Mr. Speaker, I want to thank my colleague from Calgary for his speech. He is one who has been in the field as a police officer and has dealt in the past, day after day, with the effects of all kinds of drug use. Certainly, marijuana use back then was the drug of choice and very prevalent in the city in which he lived.
He mentioned part of something with which my question deals. When I look at legislation like Bill C-10, I think what is the upside? What are the positives of the bill that would bring a government, as he already mentioned, to sit down and consider taking us down the road toward legalization, toward a much more liberalized way of dealing with drugs?
We do not have a drug strategy in our country. A couple of years ago a committee was struck, the non-medical use drug committee, to study drug strategy. Not since the 1970s, with the Le Dain Commission, had there been any type of study of the drug strategy. When we come out with Bill C-10, which brings out summary offences and has a fine structure, what is the upside? Does he see any upside in the bill?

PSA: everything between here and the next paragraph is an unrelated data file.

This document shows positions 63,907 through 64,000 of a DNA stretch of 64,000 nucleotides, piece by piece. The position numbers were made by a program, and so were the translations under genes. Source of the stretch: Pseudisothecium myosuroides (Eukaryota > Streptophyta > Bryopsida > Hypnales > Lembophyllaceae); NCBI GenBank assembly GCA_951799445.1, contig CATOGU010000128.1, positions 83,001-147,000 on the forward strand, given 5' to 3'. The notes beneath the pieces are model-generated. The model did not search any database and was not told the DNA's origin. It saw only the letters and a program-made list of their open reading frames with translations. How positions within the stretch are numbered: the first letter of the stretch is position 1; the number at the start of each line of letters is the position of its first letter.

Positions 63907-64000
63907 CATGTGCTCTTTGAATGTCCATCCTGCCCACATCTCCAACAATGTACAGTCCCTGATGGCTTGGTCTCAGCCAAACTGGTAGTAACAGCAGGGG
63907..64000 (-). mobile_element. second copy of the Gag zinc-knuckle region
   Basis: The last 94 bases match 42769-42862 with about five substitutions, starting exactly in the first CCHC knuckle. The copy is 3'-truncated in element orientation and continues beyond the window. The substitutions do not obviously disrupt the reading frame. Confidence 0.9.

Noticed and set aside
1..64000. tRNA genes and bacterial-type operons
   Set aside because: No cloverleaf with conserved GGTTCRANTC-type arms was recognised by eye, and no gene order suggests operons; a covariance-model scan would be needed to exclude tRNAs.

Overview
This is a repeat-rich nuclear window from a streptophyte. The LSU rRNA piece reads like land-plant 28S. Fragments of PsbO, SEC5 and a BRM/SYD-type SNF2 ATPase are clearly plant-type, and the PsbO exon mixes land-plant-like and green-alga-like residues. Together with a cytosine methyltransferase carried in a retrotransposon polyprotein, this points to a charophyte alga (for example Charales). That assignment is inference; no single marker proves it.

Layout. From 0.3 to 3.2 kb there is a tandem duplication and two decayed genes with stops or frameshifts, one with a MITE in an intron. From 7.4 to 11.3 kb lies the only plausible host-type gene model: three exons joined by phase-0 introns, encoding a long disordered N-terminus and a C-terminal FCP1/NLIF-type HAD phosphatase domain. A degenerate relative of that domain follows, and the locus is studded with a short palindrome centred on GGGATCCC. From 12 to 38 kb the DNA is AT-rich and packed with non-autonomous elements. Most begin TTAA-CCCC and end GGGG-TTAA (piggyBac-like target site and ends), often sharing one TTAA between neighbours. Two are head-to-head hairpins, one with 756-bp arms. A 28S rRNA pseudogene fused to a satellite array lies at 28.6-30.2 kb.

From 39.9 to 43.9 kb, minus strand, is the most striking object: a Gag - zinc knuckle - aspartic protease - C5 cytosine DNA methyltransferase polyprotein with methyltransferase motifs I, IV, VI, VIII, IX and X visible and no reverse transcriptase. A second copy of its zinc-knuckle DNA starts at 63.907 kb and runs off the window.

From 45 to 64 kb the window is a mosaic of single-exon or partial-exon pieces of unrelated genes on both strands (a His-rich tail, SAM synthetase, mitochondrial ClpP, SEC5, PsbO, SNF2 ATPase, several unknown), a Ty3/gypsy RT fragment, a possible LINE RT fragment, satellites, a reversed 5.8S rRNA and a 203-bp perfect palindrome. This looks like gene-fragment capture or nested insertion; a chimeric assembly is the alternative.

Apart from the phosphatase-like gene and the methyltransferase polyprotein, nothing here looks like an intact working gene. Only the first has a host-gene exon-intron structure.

Another point I would like him to make reference to is what message is being sent to the children? We heard in another member's speech that in one small community of about 7,000 people, already 780 possession charges have been stayed. Charges have been laid, but the courts have stayed those charges pending the outcome of Bill C-10. Therefore, we have young people running around, many who believe we already have legalized marijuana. Many of them believe we have said that pot is not that harmful, that it will not hurt them, and that is why the government is working toward legalization. I agree with those members who have said that this does not make marijuana legal, but the public believes that it does.
Therefore, could he comment on the upside of this, if there is any, and could he comment on what our messaging to our young people is?